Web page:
The puppeteers inside would move the mouth of their character, typically using one arm to place their hand inside the mouth part of the mask (producing a “dead arm” on the costume), while the other was doing hand movements. Occasionally a headpiece had straps connected to the mouth, which a puppeteer would operate using his or her jaw.
In more recent iterations of Krofft shows, such as a 2016 update to “Sigmund and the Sea Monsters” for Amazon, the mouth is operated via animatronics. “On our show, the puppeteer operating the mouth also read the lines, off to the side of the set,” says David Arquette, who played Capt. Barnabus. “And they could give some guidance to the actor, ‘OK on this part, I’m going to be confused, so show that in your body, as well.’”
The puppeteers could also ad lib, something which Arquette loved: “It’s not so scripted that there’s no freedom to expand. And having the live voice actors there really helped.”
A similar setup existed for the Kroffts’ popular “D.C. Follies” in the late ’80s. That show featured full size hand puppets of current politicians and stars, interacting with guest stars or host bartender Fred Willard. “Around that time, we were hoping to buy The Hollywood Athletic Club, to build at theater for ‘Les Pouppée de Paris,’” Sid says, “and have a bar populated by puppets.” The deal fell through, but the Kroffts made use of the bar idea.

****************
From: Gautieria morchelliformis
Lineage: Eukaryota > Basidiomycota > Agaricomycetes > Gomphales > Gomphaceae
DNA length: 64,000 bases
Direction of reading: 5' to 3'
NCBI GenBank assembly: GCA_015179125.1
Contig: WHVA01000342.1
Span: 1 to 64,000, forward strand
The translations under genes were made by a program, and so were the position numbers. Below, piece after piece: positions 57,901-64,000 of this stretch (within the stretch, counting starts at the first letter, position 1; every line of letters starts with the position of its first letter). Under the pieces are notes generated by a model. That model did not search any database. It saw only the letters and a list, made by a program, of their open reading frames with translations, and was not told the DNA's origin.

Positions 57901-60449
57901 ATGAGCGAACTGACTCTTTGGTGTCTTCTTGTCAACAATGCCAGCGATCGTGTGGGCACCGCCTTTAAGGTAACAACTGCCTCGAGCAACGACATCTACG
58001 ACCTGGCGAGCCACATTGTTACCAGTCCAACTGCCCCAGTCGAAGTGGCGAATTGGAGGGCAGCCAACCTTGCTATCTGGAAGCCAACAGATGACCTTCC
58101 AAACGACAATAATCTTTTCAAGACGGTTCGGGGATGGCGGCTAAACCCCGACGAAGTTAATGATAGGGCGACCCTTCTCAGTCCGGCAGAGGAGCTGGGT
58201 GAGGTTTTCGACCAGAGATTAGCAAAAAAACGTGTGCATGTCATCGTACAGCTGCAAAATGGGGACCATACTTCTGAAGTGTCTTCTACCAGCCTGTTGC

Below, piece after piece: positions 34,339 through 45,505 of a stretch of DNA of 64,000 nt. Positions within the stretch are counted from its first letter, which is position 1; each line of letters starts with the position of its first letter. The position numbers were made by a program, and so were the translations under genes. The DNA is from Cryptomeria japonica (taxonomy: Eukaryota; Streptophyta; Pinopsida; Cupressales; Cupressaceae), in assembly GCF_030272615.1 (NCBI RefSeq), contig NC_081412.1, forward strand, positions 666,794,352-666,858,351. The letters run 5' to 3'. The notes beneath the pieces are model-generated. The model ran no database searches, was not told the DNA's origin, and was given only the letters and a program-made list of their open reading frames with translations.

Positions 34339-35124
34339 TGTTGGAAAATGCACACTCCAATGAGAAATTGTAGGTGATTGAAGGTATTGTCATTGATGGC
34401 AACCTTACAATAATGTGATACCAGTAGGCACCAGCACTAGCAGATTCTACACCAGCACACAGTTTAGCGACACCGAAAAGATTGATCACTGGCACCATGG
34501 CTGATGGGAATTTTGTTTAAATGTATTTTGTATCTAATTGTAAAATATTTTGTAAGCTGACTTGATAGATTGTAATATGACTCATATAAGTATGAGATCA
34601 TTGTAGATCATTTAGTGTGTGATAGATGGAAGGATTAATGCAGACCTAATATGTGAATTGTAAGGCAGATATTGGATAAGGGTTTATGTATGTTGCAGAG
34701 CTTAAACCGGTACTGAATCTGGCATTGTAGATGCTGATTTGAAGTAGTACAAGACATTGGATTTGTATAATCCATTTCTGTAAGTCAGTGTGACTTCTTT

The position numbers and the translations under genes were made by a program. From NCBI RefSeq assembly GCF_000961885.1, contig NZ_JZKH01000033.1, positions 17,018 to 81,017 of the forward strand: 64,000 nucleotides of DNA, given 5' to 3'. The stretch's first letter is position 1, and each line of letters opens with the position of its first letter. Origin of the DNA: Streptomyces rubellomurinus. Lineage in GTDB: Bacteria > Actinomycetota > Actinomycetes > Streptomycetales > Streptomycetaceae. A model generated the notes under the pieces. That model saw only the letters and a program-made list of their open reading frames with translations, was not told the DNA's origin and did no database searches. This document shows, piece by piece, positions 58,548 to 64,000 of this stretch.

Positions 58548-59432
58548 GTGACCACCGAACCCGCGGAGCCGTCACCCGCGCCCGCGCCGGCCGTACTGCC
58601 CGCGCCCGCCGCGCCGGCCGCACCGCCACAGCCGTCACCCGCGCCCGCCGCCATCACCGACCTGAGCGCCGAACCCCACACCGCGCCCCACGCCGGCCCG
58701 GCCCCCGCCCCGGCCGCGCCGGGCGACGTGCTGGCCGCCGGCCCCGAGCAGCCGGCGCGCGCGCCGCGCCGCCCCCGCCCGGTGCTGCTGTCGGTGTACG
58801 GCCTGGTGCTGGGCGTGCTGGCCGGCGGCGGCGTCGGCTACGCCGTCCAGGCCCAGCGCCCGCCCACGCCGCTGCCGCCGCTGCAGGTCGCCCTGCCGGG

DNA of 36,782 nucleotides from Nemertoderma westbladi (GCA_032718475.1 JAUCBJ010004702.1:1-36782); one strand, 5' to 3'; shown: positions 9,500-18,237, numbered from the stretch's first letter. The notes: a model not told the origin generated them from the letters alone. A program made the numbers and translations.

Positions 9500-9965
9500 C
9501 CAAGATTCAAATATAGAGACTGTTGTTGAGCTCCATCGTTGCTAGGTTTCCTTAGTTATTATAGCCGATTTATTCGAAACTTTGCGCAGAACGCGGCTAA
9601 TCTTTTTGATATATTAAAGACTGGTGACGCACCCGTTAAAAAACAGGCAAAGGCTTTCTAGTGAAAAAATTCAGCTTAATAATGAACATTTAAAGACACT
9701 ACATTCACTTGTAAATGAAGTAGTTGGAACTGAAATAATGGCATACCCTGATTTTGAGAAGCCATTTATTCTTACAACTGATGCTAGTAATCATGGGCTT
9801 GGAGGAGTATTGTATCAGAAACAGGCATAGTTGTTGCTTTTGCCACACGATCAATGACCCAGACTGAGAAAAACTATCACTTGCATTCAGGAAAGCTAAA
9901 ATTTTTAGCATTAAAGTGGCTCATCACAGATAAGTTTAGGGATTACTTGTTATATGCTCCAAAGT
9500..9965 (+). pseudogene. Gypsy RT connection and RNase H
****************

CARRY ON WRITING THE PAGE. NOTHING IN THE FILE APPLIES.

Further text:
The puppets were hand-sculpted in bolster foam by master puppetmaker Randy Simper, based on caricatures drawn by Robert Myers, cartoon artist for The Daily News. The show kept Simper and his team of three fabricators busy, turning out five new puppets, fully-costumed, each week. “There would be a lot of come-and-go politicians and celebrities, whoever was in the news, before they weren’t in the news,” he says.
Master puppeteers like Snowden would operate the puppets, with typically two puppeteers per character, contorting themselves any way they had to on the set, “hiding what they had to hide and showing what they had to show,” Simper says. “These guys were really fit and really practiced, and all had great senses of humor.” Such voice actors and impersonators as Maurice LaMarche, Louise DuArt and John Roarke would sit at a table on set, viewing monitors and speaking the characters’ parts. The puppeteers watched their own monitors to keep their puppets in position, while also performing the lines.
“The Kroffts’ shows work because there’s still a connection to Vaudeville there,” Arquette says. “And that allows you to play a character bigger — to really take chances and have fun, use physical comedy and sight gags and some old school surprises. Working with Sid and Marty Krofft is like taking a master class in producing and creative. They’ve been doing it so long, they know what they’re doing so well.”